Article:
By MAUREEN L. CAWLEY
WILDWOOD CREST – The master plan was passed here May 4 during a special planning board meeting. During the public hearing, residents, business owners and attorneys rose to speak to the standing-room-only crowd to express conflicting views on the pace and content of the much-anticipated plan.
The first major change to planning in the Crest involved the B-1, or business zone. In an effort to encourage business growth in the borough, the new master plan decreases the size of the B-1 zone but limits development in that area to commercial structures. According to the new plan, residential units will now only be permitted if they are built on the second floor of a business.
“It is very vital that we preserve our business district,” said Commissioner Matt Tomlin.
Planning board President Harry Mitchell indicated that the reduced size of the business district and the restrictions to residential development in that zone, mirrors the strategy employed on 17th Avenue in North Wildwood and Avalon’s commercial zone.
“It has worked really well in other places,” Mitchell said.
Dennis Coughlin, a local attorney, warned the board that allowing residences above businesses may “create a slum in years to come.”
He noted that many of the businesses that have opened in the first floor commercial spaces in other communities are realtors and title companies.
“Real estate cycles are cycles,” he said. “What happens when the boom is over?”
Attorney Ron Stagliano wanted clarification from the board that residential structures were no longer “conforming uses” in the B-1 zone.
When master planners Susan Gruel and Fred Heyer confirmed this, Stagliano asked the board to consider making a provision for plans that have already been before the board for preliminary approvals, but are now “non-conforming uses.” He advised “grandfathering” approved plans to prevent “undue hardships” to taxpayers who have already expended time and money on the approval process.
The board agreed to include allowances for these contingencies, which means that plans previously considered to demolish Bayside Pizza, Wagon Wheel Florist, Wawa and Holland’s service station on New Jersey Avenue to build residential units in their place. (Tom Holland, the owner of Holland’s service station asked that it be made clear to the public that they have no plans to move the business at this time.)
The new master plan also amended the land use ordinance regarding the amount of “livable space” allowed on the second floor of a residential structure. As was previously reported in The Wildwood Leader, there was disagreement among planning board members at their meeting on April 7, as to whether plans that included livable space over a garage area conformed to the land use plan. The ordinance now allows that contingency.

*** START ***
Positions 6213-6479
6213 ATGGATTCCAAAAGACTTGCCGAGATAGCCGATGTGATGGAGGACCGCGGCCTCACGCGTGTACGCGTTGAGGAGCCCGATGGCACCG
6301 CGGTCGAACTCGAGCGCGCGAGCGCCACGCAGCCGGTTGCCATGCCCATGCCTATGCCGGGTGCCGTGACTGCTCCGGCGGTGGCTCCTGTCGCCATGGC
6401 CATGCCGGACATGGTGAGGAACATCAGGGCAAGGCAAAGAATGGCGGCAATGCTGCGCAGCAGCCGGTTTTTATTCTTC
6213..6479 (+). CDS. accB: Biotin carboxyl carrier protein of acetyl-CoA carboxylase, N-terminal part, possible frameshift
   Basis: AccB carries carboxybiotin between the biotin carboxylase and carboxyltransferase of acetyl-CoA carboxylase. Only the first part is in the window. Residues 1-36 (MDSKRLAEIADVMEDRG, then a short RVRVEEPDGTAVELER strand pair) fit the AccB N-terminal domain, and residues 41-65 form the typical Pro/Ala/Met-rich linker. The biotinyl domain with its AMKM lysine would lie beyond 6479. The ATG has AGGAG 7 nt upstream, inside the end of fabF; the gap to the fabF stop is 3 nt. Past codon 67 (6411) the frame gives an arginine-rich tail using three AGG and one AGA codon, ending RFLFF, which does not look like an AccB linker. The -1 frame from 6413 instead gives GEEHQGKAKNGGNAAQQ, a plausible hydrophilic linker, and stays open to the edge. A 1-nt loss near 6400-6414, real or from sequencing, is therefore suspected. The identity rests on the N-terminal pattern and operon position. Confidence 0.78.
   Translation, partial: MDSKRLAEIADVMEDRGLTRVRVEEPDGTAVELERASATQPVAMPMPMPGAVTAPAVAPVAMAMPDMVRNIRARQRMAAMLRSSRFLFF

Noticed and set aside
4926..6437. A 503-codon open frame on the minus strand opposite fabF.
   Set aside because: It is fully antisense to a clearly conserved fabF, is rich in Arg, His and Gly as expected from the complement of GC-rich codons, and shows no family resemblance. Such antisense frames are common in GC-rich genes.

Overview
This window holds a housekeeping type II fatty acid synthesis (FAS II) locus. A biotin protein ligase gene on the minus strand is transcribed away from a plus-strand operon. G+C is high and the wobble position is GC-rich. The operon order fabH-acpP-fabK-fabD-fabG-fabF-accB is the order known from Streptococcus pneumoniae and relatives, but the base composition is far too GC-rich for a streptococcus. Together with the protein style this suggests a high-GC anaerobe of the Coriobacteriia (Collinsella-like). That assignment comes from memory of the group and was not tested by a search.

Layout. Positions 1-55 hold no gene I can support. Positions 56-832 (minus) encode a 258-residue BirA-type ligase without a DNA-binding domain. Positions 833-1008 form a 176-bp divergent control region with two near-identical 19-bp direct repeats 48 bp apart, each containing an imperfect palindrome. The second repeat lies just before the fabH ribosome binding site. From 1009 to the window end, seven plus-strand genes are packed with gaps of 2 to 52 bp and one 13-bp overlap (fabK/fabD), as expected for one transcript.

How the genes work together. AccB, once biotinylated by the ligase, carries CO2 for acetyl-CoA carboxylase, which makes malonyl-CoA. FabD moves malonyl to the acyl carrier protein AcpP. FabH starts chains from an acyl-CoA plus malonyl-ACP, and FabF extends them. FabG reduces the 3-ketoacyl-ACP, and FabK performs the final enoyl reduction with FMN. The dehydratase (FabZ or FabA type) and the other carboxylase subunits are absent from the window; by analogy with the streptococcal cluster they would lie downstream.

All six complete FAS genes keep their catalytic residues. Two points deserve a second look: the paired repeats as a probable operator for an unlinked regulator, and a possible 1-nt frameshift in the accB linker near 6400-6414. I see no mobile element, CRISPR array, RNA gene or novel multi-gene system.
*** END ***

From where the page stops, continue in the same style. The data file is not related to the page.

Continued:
The last change made to the existing plan was the elimination of the majority of the R-3 zone and deletion of “garden-style apartments” as a conditional use there.
Amendments to the M-1 (motel) zone are on hold until another public meeting is scheduled with master planners, the planning board and motel owners. Stake holders and planners will need to consider the input from CRDA, as well as a proposal to create a historic motel district that will offer tax incentives to motel owners.
Attorney Alan Gould expressed concern that the motel district was left out of the plan.
“Why don’t you pass the entire thing at one time?” he asked.
Mitchell replied, “Things we discussed three or four months ago have changed in the M-1 zone. If we don’t do something now in the B-1 zone, there will be no B-1 zone.”
Resident Mae Timer agreed.
“If we keep talking over each plan, we’ll still be here six years from now,” she said. “I want to still be able to see blue sky without getting a stiff neck. I think not only do you have to pass changes to B-1, you have to pass it quickly. There has to be some provisions to amend the master plan as we go. The barn door is open.”
Other residents suggested that provisions be made for architectural design at the planning level. “In order to avoid cookie cutter condos,” said resident Louis Johnstone, “I urge you to consider an architectural review board. It would slow down the approval process.”
Planning board members Thomas Alvarado and Thomas Keenan disagreed with some of the changes presented in the master plan.
“I think we need to take another look at the B-1,” Alvarado said.
“I think we are creating a hardship on business people,” said Keenan. “I think we are too late and too fast.”
The plan was then passed by the planning board with Alvarado and Keenan voting against it.
It will be considered at the next commissioners meeting on Wednesday, May 25.
Maureen L. Cawley can be e-mailed at email@example.com or you can comment on this story by calling 624-8900, ext. 250.